True stereotype engineers!!! One of the many stereotypes about engineers is that we are bad in English language. May it be in writing, speaking, or any form of communication, engineers, they say, just do not have that gift in the universal language.
Here’s what you tell them:
Every subject matter in engineering requires reading and comprehension other than analysis. It is inevitable that engineers deal with math, but that’s only one part: we also deal with worded problems involving numbers.
Engineering problems need to be fully understood in order to provide the best solutions. They need to be dissected to identify which is given and what is required in a problem. When there is a failure to interpret the problem correctly, there is also a failure to provide the solution to that problem. In that regard, engineers are bound to learn English because we need to interpret.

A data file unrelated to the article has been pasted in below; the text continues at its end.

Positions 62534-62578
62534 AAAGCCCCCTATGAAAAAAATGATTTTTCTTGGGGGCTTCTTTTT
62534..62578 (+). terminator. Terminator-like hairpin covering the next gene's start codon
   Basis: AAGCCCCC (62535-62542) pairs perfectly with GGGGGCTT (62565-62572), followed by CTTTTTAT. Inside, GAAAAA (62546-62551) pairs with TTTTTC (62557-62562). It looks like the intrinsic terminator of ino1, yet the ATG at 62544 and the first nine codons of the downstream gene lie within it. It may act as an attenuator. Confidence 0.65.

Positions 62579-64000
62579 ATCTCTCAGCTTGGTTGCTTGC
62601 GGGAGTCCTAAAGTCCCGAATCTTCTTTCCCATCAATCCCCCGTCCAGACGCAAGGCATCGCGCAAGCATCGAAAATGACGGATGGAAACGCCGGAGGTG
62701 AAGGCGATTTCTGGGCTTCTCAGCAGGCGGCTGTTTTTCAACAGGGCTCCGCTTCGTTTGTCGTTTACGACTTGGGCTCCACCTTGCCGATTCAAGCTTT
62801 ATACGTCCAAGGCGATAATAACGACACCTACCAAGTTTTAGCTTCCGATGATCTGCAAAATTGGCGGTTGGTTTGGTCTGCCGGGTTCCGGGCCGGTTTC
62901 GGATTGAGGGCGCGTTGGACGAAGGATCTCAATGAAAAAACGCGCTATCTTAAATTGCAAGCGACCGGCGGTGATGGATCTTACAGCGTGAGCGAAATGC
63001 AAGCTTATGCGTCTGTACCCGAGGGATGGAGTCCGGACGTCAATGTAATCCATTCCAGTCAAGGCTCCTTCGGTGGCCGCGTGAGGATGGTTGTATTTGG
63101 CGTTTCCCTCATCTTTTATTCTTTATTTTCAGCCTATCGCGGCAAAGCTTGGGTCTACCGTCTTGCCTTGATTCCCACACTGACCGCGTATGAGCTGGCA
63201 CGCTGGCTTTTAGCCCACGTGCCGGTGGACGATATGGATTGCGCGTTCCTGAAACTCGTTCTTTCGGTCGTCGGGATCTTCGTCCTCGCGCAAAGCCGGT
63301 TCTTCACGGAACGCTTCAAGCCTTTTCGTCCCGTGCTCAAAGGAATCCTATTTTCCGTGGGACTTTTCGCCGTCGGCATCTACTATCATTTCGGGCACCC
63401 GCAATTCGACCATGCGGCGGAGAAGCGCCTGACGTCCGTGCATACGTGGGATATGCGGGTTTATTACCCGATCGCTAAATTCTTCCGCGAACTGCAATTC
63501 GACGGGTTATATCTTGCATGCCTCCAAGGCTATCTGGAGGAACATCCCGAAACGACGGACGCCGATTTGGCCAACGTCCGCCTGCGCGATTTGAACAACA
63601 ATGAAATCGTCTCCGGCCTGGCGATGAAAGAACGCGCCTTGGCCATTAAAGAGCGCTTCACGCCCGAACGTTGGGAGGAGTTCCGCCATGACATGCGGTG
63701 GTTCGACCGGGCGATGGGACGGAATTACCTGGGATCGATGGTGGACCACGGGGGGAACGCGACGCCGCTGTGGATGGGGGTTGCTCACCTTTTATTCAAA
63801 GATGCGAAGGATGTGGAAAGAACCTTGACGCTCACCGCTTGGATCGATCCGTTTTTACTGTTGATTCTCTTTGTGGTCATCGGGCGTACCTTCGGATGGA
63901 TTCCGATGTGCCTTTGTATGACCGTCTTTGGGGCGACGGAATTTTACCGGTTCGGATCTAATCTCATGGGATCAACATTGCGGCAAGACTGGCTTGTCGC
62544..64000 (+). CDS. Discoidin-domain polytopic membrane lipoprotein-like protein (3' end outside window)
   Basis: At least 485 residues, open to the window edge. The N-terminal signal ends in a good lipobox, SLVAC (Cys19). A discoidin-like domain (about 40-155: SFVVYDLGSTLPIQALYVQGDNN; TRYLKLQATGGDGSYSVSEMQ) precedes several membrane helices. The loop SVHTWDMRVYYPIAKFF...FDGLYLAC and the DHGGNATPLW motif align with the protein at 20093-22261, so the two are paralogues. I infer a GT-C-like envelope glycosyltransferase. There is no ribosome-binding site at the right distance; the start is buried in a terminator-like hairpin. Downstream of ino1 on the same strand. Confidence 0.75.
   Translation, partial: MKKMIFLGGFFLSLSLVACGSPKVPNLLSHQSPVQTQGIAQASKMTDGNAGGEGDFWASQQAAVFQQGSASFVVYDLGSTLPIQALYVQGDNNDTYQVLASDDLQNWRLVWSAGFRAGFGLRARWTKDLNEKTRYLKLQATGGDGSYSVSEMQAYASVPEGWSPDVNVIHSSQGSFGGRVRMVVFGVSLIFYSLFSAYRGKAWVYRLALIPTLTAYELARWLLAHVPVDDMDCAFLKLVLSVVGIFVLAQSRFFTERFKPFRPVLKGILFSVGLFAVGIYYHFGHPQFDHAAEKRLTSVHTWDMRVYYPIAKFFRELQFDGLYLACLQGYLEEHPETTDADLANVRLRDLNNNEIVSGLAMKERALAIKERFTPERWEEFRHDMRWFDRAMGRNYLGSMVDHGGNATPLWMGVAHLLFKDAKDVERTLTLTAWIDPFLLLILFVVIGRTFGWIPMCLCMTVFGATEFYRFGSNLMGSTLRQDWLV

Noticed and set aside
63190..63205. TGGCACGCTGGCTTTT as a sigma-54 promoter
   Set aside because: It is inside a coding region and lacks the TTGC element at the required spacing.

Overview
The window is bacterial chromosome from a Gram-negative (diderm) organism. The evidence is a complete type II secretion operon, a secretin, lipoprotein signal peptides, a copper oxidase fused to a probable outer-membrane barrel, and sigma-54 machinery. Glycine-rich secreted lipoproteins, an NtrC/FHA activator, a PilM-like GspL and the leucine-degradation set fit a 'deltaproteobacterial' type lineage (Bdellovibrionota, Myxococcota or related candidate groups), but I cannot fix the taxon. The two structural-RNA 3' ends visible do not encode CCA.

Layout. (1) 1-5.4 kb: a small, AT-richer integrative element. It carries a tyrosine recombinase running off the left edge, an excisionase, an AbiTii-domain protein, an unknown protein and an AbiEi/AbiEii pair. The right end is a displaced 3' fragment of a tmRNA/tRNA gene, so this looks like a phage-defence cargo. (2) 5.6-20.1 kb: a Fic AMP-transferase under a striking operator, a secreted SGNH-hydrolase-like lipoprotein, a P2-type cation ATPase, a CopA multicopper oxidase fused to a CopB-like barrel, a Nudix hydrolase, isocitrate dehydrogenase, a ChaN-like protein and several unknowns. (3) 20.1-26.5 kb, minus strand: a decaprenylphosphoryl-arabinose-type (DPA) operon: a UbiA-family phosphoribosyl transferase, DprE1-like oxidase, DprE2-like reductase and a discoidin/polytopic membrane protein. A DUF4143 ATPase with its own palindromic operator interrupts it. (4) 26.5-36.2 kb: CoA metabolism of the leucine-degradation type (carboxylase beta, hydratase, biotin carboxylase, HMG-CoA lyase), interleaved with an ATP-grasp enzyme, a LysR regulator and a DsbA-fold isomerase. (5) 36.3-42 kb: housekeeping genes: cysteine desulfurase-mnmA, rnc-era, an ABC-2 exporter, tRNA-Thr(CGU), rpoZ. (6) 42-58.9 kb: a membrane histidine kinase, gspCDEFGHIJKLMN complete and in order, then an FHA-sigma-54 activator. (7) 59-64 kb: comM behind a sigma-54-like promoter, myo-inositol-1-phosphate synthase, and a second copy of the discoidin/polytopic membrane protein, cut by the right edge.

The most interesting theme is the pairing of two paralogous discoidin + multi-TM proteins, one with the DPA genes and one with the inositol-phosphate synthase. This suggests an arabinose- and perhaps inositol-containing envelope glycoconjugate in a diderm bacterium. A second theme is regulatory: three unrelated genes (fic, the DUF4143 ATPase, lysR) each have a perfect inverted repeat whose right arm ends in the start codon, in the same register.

Whether you are an engineering student or a working engineer, you are bound to submit reports at many instances of your life. These reports are never in dialect but always in English, and there is not really an escape to this kind of submissions. To be able to survive, you need to be proficient in English.
Of course there is the occasional reporting that our bosses or professors require. We have to stand in front of everyone, and no matter how introverted you are, you need to speak. And you need to speak in English as requisite of being a globally competent engineer.
To be referred to as someone who is good in English, the most basic thing you need is to have an understanding of the language. That is already a testament among engineers and engineering students as we are exposed to a lot of dull, thick textbooks that are required for us to read as part of our exams and work. That is mostly our training in becoming good English speakers and writers – read.
If you are an engineer who is struggling with your English proficiency, better read, read and read. You are smarter in English than you think you are – you managed to be an engineer with all the requirements embedded with the language. Next thing to do is write, write and write. That’s how you become better. Have someone else with a good command of the language to evaluate and correct your work. Prove to them you can do better.
But if you are an engineer and able to read, write, and speak English, keep it up. Go out there and prove to everyone that they are wrong – engineers do not suck in English!